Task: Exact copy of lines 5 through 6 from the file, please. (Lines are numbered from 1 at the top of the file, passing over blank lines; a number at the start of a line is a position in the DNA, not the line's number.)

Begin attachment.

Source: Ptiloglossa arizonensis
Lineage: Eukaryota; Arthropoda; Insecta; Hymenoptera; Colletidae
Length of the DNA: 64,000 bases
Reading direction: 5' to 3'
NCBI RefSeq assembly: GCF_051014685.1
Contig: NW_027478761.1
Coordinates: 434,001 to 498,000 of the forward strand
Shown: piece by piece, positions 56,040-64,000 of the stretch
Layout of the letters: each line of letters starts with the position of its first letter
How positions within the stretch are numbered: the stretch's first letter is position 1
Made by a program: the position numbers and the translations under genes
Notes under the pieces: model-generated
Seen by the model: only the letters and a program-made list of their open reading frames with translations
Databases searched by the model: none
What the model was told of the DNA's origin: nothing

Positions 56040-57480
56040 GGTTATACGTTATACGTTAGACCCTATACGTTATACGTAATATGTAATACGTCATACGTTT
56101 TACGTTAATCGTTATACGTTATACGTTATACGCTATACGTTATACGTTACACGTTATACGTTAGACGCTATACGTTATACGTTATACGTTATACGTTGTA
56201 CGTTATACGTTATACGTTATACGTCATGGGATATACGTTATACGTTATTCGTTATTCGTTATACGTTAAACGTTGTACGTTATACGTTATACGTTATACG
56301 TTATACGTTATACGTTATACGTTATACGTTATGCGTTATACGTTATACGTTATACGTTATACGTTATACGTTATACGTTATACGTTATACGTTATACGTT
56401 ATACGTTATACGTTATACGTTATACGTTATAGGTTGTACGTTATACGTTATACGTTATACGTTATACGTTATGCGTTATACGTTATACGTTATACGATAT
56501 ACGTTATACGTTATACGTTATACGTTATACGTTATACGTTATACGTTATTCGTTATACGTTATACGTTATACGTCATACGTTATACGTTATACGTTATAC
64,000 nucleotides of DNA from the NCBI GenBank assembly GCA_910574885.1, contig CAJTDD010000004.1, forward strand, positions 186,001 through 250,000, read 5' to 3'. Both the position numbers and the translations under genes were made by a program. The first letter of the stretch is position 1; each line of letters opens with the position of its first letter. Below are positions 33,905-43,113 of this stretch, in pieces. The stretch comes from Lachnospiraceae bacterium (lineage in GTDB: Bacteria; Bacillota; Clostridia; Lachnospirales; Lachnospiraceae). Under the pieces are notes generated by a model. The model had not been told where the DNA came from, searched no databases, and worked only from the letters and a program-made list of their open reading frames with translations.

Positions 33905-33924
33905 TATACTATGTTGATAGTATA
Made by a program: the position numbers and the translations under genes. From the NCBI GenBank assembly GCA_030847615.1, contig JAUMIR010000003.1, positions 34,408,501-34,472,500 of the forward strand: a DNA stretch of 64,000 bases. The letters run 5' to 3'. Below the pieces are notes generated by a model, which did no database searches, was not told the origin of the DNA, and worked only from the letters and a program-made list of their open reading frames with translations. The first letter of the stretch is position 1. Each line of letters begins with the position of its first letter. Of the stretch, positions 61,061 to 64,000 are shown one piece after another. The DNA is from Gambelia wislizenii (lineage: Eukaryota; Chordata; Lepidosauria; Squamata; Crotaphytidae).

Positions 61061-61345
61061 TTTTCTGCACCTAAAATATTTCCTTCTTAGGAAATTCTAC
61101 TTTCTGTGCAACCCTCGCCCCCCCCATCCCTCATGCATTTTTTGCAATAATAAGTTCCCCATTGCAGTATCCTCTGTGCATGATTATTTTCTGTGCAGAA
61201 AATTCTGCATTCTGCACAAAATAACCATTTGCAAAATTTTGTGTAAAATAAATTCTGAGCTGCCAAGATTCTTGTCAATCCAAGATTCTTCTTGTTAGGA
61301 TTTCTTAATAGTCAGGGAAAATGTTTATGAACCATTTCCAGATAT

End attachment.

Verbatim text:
NCBI RefSeq assembly: GCF_051014685.1
Contig: NW_027478761.1